China's economy slows in second quarter as cooling measures take hold


Updated Mon, 19 Jul 2004 00:00:00 GMT

BEIJING (AFP) - Measures to rein in the world's fastest growing economy took hold in the second quarter of the year with figures showing China's gross domestic product (GDP (news - web sites)) rose a lower-than-expected 9.6 percent.

Analysts had predicted second quarter growth of up to 11.5 percent and the data, down from 9.8 percent in the first three months, strongly suggests that lending curbs introduced by the government are working.

GDP in the first half of the year grew 9.7 percent, compared with 8.8 percent in the same period last year, which the National Bureau of Statistics Friday adjusted from 8.2 percent, citing an overestimated impact from SARS (news - web sites).

The second quarter statistics were calculated on revised figures that put growth in the same period last year at 7.9 percent, compared with the original 6.7 percent.

Despite the slower headline figures, they still show Asia's second largest economy racing ahead far above the official 2004 target of about seven percent growth.

Analysts said the unexpected slowdown offered further evidence that China appears headed for a soft landing but it is not out of the woods yet.

"It will be seen as evidence that overheating concerns are overdone and reduces the likelihood of a hard landing," said Tim Condon, chief economist at ING Barings, who had forecast 11.5 percent growth.

Donald Hanna, chief economist at Citibank, warned however that while "the economic tightening policies are being effective they are not severe enough to prevent a hard landing" and more needed to be done.

Fixed-asset investment growth in the first half slowed to 28.6 percent at 2.61 trillion yuan, compared with 31.1 percent a year earlier and 43 percent in the first quarter.

Growth in investment in real estate projects, an area of particular concern among policy makers, also eased, to 29 percent, having gained 41 percent in the January-March period.

Industrial output, meanwhile, measured at industrial firms and non-state companies with annual revenue of five million yuan, was up 17.7 percent in the six months.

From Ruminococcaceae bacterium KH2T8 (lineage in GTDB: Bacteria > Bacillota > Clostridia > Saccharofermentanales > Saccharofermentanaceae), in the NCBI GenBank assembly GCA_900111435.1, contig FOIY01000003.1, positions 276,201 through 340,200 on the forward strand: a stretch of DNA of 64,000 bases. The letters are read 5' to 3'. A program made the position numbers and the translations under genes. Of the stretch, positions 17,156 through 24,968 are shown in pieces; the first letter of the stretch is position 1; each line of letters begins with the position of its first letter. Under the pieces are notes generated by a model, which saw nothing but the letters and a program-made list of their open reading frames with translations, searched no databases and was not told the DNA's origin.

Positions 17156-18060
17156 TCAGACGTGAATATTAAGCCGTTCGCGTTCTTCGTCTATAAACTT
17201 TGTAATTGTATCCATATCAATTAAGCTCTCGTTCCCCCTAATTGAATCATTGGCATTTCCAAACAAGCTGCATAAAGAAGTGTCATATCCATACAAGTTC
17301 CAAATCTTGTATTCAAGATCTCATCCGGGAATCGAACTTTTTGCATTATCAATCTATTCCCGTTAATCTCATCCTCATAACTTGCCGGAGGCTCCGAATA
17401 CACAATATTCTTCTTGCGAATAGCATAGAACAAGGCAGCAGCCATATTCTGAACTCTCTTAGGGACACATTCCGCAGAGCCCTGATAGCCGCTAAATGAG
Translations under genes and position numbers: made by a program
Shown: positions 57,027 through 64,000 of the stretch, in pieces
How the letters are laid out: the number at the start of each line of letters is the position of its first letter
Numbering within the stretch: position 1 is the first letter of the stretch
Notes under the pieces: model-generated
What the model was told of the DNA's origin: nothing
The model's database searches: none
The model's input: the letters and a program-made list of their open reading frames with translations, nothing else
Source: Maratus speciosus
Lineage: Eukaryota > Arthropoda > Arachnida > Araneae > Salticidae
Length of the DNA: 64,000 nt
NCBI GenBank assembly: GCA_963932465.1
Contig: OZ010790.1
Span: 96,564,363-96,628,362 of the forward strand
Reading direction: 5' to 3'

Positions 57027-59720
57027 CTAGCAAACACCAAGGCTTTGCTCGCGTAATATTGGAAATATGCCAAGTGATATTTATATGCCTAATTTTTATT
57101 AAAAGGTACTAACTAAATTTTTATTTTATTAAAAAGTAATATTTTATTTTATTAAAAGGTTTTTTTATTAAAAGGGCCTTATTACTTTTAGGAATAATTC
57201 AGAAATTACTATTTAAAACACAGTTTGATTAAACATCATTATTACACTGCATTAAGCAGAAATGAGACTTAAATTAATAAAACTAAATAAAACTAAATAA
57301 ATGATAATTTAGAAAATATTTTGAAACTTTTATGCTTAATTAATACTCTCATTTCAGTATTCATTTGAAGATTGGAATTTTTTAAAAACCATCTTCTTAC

Inflation spiked to 5.0 percent in June, its highest point in seven years and at a crucial level where the central bank has strongly suggested it may have to hike interest rates.

In the first six months of the year, consumer prices averaged 3.6 percent, pushed up by rising food prices.

Analysts said, however, the inflation figures may have been distorted by one-off factors, such as the outbreak of Severe Acute Respiratory Syndrome (SARS) last year which hit the economy badly and so made the comparison appear much larger.

"This is a result of a very weak base created by SARS last year. I don't think its alarming. We think it has peaked," Citibank's Hanna said.

"It is not a reflection of current conditions; it is a reflection of the past."

At the same time, Hanna still expects China to raise interest rates, which have not gone up since July 1995, citing a structural need to get them into line with the overall growth rate of the economy.


Authorities have been desperately trying to rein in growth in fixed asset investment to cool the economy, undertaking a series of incremental steps to slow credit, such as a hike in the rediscount rate and a rise in the banks' cash reserve ratios.

NBS spokesman Zhang Jingping said the measures were gradually taking effect.

"In the first half of this year the macro regulatory measures adopted by the government achieved significant results," he said.

"The uncertainties and unhealthy factors existing in economic performance have been initially put under control" but problems still exist.

"We should be aware at the same time that prominent problems existing in the national economy have not been rooted out fundamentally," he said.

Zhang cited bottlenecks in energy and transportation and continuing high growth rates of investment in fixed assets in certain sectors, with industries such as steel, cement and construction seen as key concerns.

He also pointed to the growth rate of purchasing prices for raw materials, fuels and power and prices for investment as too high while "the structure of loans is not rational."